First townhouses in Cheakamus Crossing almost done 

VANOC may use buildings for temporary employee housing, though nothing confirmed

VANOC employees may be calling Cheakamus Crossing home this year.

The organizing committee for the 2010 Olympic Games has expressed interest in using units in the athletes’ village as temporary employee housing if they are completed ahead of schedule.

“If VANOC wished to use them for a period of time, then we could make them available,” said Joe Redmond, president of Whistler 2020 Development Corporation (WDC), the group responsible for the construction.

“We have not heard anything further other then them asking if it is possible to use those homes.”

The first 60 townhouses in the Cheakamus Crossing development are expected to be ready by the fall. However Redmond said the WDC would need to know exactly how many units VANOC wants.

“It is one of those things that is not conclusive in any way, we are just talking to them about it,” he said.

“If there needs to be anybody from VANOC who wants to come out and have a place to stay, then this is an option. There are probably other options as well.”

One of the main issues is how to service the available units, without servicing the entire site.

Another is how VANOC would reimburse WDC for using the units earlier than previously agreed.

“We would expect if they are using them that we would be reimbursed in some way, because we would have to heat them and we would have to probably do some work on them after,” said Redmond.

Construction on the Cheakamus Crossing neighbourhood is on time and on budget, with the final two development permits approved by council Tuesday, May 20.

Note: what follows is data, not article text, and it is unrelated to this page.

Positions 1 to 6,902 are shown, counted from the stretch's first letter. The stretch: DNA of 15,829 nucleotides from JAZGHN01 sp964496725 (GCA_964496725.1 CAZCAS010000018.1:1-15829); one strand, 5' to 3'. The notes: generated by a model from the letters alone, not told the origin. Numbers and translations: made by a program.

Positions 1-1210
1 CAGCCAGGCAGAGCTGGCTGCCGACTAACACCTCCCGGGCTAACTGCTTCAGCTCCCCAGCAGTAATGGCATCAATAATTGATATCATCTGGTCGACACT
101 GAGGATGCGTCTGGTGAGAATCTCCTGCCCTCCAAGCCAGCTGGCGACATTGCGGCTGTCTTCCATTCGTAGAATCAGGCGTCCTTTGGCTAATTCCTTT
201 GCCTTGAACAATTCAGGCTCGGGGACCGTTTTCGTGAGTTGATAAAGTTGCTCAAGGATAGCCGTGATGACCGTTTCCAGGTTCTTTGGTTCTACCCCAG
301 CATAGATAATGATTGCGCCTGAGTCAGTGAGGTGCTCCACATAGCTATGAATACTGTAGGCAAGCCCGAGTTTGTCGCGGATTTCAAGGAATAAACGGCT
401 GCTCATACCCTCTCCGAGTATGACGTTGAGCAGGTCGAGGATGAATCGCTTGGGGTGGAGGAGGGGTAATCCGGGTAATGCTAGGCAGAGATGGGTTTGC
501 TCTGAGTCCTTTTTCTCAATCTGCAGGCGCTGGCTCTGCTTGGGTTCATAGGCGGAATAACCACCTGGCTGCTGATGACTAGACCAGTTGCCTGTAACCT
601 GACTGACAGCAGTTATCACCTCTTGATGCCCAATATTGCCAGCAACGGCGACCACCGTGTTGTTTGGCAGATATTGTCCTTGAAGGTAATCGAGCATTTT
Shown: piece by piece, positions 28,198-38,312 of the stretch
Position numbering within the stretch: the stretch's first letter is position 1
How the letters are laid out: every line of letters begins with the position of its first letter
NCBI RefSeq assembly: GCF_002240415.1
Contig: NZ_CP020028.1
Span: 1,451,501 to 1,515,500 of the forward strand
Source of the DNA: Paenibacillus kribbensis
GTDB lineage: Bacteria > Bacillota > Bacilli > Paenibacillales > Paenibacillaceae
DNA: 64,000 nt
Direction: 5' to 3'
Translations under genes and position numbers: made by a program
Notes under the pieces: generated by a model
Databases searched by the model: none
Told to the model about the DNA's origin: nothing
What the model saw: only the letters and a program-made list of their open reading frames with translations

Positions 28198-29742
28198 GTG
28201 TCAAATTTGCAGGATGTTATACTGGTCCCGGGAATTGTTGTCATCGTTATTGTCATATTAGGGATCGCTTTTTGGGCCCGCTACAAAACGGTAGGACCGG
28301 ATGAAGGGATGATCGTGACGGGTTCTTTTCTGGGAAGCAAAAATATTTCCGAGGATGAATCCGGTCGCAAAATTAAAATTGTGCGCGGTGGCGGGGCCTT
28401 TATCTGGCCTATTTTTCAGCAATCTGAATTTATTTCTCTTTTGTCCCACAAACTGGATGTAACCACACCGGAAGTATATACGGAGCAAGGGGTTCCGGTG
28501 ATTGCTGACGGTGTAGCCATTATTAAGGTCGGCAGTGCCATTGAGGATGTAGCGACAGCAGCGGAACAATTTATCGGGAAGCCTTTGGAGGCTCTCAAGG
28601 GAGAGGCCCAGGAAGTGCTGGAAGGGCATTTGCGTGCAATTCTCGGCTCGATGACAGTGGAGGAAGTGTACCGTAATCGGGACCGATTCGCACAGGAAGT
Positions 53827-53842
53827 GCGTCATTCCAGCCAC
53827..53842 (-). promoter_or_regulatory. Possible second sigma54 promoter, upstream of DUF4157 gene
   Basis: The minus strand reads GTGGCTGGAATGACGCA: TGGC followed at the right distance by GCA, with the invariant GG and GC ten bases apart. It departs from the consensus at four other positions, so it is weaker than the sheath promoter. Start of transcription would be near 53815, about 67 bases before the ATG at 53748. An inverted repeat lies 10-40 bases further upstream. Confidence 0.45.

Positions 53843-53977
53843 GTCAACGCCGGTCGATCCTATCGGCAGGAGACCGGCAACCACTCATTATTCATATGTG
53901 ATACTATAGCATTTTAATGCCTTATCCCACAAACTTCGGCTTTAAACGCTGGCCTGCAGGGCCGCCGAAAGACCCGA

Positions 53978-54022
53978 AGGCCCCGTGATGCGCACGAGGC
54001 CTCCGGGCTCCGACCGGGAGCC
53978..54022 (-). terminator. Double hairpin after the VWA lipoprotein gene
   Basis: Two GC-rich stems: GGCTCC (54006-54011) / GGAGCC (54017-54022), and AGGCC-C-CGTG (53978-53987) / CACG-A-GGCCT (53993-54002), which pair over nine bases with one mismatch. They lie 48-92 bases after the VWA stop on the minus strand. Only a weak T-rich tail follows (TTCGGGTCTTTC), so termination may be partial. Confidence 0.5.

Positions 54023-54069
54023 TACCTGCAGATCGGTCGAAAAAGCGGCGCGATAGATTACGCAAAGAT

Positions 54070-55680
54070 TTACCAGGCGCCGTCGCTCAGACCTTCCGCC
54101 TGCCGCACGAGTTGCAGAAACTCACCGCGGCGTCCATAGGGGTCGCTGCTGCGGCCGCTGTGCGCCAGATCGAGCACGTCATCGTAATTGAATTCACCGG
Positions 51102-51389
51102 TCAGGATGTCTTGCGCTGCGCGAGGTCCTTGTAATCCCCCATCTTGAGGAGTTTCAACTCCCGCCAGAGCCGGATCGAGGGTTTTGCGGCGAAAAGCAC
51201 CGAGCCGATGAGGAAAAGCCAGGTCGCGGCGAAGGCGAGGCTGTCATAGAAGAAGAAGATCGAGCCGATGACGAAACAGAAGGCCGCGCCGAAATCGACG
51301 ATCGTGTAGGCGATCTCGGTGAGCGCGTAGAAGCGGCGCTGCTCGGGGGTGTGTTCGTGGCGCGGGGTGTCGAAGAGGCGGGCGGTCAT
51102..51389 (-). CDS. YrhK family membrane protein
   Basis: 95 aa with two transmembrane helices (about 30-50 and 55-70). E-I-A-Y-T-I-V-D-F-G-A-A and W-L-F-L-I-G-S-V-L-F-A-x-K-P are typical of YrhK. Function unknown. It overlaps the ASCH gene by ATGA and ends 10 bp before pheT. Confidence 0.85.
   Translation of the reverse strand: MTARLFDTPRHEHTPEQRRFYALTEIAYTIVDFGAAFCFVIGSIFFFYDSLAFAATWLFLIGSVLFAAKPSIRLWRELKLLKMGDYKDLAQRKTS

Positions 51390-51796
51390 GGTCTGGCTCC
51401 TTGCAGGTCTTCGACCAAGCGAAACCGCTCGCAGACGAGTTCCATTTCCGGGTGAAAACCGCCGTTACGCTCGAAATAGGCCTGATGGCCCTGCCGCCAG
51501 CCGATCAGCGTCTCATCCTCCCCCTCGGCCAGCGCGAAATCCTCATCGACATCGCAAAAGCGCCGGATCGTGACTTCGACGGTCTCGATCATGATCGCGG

Work on one of the apartment condominiums has begun, with construction workers currently building the second floor of the four-storey building. And the concrete slab has been poured for the Whistler Housing Authority rental building, and framing work will begin soon.

“Everything is moving on schedule pretty well,” said Redmond, adding that all construction must be completed by November 2009, when the buildings are handed over the VANOC for the Winter Games.

The buildings will be finished to the standard VANOC needs to house Olympics athletes during the Games. Most of the units will not have kitchens and partitions will be added to create more bedrooms. Once the Games are over in the spring of 2010, the temporary partitions will be removed and the units will be refurbished into homes.

The project’s contingency is also intact, with approximately $2 million not yet allocated to any projects.

“If you look at the original business plan numbers, there was about an $11 million contingency for the whole project. What we have done is we have allocated that contingency through all the different projects,” said Redmond.

“A number of projects we already have fixed prices on, so the contingency gets reduced on some of those. So we are still carrying a contingency on each project, but in addition, we still have about a $1.8 to $2 million contingency kind of below the line.

“So we think we are well on budget.”

Redmond said the WDC will most likely use the $100 million Municipal Finance Authority (MFA) loan to bridge the gap between when the neighbourhood is constructed over the next two years and when title to the units is actually sold after the Olympics.

In January this year, the group had not yet determined whether the MFA loan would be the project’s only source of funding. The WDC was also looking at the possibility of borrowing from conventional banks, charter banks or credit unions.

Redmond said this week that the WDC board and the Resort Municipality of Whistler have agreed that the MFA would be the cheapest money available.

“We could get it from a more traditional source like a bank, but the cost would be higher. That cost would have to be passed on ultimately to the purchaser,” said Redmond, adding that the MFA rate currently sits at approximately 1.2 points below prime.

Streets running through the future neighbourhood were also named this week.

The four public roads will be named Legacy Way, Madeley Place, Cloudburst Drive and Mount Fee Road. And a private road running between Mount Fee Road and Madeley Place has also been named Whitewater Drive.

The new bridge over the Cheakamus River that provides access to the neighbourhood has been named the Zebrowski Bridge, after one of Whistler’s pioneers Walter Zebrowski.


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